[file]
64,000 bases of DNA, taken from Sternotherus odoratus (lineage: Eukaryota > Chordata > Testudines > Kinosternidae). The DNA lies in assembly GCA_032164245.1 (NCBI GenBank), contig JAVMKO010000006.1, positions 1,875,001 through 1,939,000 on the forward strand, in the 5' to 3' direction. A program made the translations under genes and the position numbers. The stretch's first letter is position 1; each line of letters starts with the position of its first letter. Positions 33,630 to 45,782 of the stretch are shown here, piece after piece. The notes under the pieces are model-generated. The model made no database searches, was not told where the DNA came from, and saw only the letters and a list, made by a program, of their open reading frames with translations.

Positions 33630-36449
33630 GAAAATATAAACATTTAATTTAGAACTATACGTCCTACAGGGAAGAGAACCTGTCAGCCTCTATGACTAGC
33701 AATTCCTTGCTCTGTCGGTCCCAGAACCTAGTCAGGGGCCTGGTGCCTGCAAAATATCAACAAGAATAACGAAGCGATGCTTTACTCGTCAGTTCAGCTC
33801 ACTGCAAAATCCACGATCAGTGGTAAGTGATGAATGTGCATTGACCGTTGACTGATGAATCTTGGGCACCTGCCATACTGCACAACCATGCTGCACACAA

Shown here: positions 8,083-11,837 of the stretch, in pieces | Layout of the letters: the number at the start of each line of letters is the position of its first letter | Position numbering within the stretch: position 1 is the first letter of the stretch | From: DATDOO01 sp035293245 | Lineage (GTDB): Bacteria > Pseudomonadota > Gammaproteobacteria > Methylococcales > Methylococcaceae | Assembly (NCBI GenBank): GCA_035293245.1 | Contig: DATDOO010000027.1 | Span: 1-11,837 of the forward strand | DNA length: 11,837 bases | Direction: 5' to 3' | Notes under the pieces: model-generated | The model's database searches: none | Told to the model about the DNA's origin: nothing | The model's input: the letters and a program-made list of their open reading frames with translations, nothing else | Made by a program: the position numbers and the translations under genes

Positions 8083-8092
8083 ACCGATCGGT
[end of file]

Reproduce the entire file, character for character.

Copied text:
64,000 bases of DNA, taken from Sternotherus odoratus (lineage: Eukaryota > Chordata > Testudines > Kinosternidae). The DNA lies in assembly GCA_032164245.1 (NCBI GenBank), contig JAVMKO010000006.1, positions 1,875,001 through 1,939,000 on the forward strand, in the 5' to 3' direction. A program made the translations under genes and the position numbers. The stretch's first letter is position 1; each line of letters starts with the position of its first letter. Positions 33,630 to 45,782 of the stretch are shown here, piece after piece. The notes under the pieces are model-generated. The model made no database searches, was not told where the DNA came from, and saw only the letters and a list, made by a program, of their open reading frames with translations.

Positions 33630-36449
33630 GAAAATATAAACATTTAATTTAGAACTATACGTCCTACAGGGAAGAGAACCTGTCAGCCTCTATGACTAGC
33701 AATTCCTTGCTCTGTCGGTCCCAGAACCTAGTCAGGGGCCTGGTGCCTGCAAAATATCAACAAGAATAACGAAGCGATGCTTTACTCGTCAGTTCAGCTC
33801 ACTGCAAAATCCACGATCAGTGGTAAGTGATGAATGTGCATTGACCGTTGACTGATGAATCTTGGGCACCTGCCATACTGCACAACCATGCTGCACACAA

Shown here: positions 8,083-11,837 of the stretch, in pieces | Layout of the letters: the number at the start of each line of letters is the position of its first letter | Position numbering within the stretch: position 1 is the first letter of the stretch | From: DATDOO01 sp035293245 | Lineage (GTDB): Bacteria > Pseudomonadota > Gammaproteobacteria > Methylococcales > Methylococcaceae | Assembly (NCBI GenBank): GCA_035293245.1 | Contig: DATDOO010000027.1 | Span: 1-11,837 of the forward strand | DNA length: 11,837 bases | Direction: 5' to 3' | Notes under the pieces: model-generated | The model's database searches: none | Told to the model about the DNA's origin: nothing | The model's input: the letters and a program-made list of their open reading frames with translations, nothing else | Made by a program: the position numbers and the translations under genes

Positions 8083-8092
8083 ACCGATCGGT